Health physicist chairs inaugural DOE-wide artificial intelligence learning committee
Deputy Radiation Control Department Manager Adam Stavola knows how to learn. The health physicist at the U.S. Department of Energy’s Thomas Jefferson National Accelerator Facility has spent all but eight years of his life in a formal academic program. So, when the U.S. Department of Energy was putting together an inter-lab task force to study and implement new artificial intelligence (AI) technologies, Stavola eagerly volunteered to be involved.
“I’m pursuing a Ph.D. in AI, so this new taskforce was very interesting to me,” he said.
The group formed in December 2022 and named Stavola as its chair.
“AI has advanced so much that leaders within the DOE determined that we need to learn about ways we can use AI in labs across the country,” Stavola explained. “The goal is for all the different laboratories within the DOE to pool together and try to solve specific problems using AI to help.”
Learning on the job
For the first project, the AI taskforce is focused on improving operational processes—due largely to the relatively low risk of applying AI in these situations.
“By choosing to incorporate AI with an operations project, our learning doesn’t have a direct safety impact,” Stavola said. “We’ve picked something for our first project that has a low potential for causing problems. If it works, great. If it doesn’t, we haven’t hurt anything.”
Stavola also notes that this project has the further benefit of opening lines of communication between loosely connected operations counterparts in labs across the country.
“Researchers across labs work together a lot, but operations teams don’t necessarily collaborate among the labs,” said Stavola. “We want to see how we can use AI to make operations more efficient by using data from all labs. Maybe AI can help us improve on best practices. Maybe it will enable us to make better predictions.”
Stavola also recognizes that AI may have a significant impact on efficiently processing data gleaned from laboratory operations.
“We are also trying to use AI to take care of things that would take humans too long,” he continued. “One of the things we do is look at our lessons learned. AI will mine the incredible amount of data we have about what has happened in the past in order to make predictions. So, if we are experiencing something, AI can notify us if we’ve previously been in a similar situation, and it can tell us what to expect.”
Stavola notes that AI is not being developed to work completely autonomously and without feedback from the human team.
“An example of how we might use AI, but not trust it fully, is: if AI detects potential for rain, we might grab an umbrella before we leave the house,” he explained. “Of course, we still check for rain when we step outside and before we open the umbrella.”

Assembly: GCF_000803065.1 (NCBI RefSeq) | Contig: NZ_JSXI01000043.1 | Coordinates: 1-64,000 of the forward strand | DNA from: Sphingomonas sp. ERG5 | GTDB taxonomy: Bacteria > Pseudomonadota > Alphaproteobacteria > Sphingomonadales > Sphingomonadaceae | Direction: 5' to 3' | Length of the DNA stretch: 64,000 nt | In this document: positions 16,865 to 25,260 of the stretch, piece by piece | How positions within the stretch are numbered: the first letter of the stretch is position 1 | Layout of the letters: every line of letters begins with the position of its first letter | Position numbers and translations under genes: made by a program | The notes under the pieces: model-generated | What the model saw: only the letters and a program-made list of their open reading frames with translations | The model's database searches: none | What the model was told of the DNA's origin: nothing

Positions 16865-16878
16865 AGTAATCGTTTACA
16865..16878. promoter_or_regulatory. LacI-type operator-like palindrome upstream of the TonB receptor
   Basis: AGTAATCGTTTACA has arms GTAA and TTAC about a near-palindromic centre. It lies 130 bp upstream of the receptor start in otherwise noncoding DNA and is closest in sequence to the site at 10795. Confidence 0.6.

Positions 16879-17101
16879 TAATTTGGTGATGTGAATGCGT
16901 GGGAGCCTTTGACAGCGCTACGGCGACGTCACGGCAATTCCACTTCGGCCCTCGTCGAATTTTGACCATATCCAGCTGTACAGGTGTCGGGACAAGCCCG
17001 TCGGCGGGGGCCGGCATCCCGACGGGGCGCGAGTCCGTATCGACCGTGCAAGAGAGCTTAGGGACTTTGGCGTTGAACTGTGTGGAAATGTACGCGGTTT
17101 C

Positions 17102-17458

AI as more than a task force project
While Stavola is enthusiastic about his work with AI, he admits that his role on the AI task force represents only a small percentage of his responsibilities at the lab.
“My main job—and really what takes up most of my day and what I’ve been doing since 2006—is that I’m a board-certified health physicist,” Stavola shares. “As a health physicist for the lab, my work is all about radiation protection for laboratory staff, the environment and the general public.”
Stavola has a master’s degree in electrical and electronics engineering from Old Dominion University (ODU) and a master’s degree from Christopher Newport University in applied physics and computer science. Currently, he is a Ph.D. candidate at ODU researching how AI can use meteorological data to predict relative uranium concentrations in soil.
Like the AI learning taking place at the lab, Stavola says he is invested in his own unending process of intentional learning, which he views as his biggest hobby.
“You get interested in all these things and you go down all these different pathways,” he laughed. “Some would say I’ve been a glutton for punishment; I’ve been in school my entire adult life. I’m constantly trying to get better at what I’m doing. It’s about pushing myself. And, yes, learning is my biggest hobby. Otherwise, this much school doesn’t make any sense!”
“I’ve learned that the more you learn, the more you realize you don’t know,” he said, recognizing that it’s a bit cliché. “The more you learn, the more you want to learn. I am constantly discovering things that I don’t know about, but I want to know about. And you learn about more niche subjects and say, ‘Oh this is new. Lemme go dig into this for a little while.’ You always want to push it a little more. I think most people are like that.”
By Carrie Rogers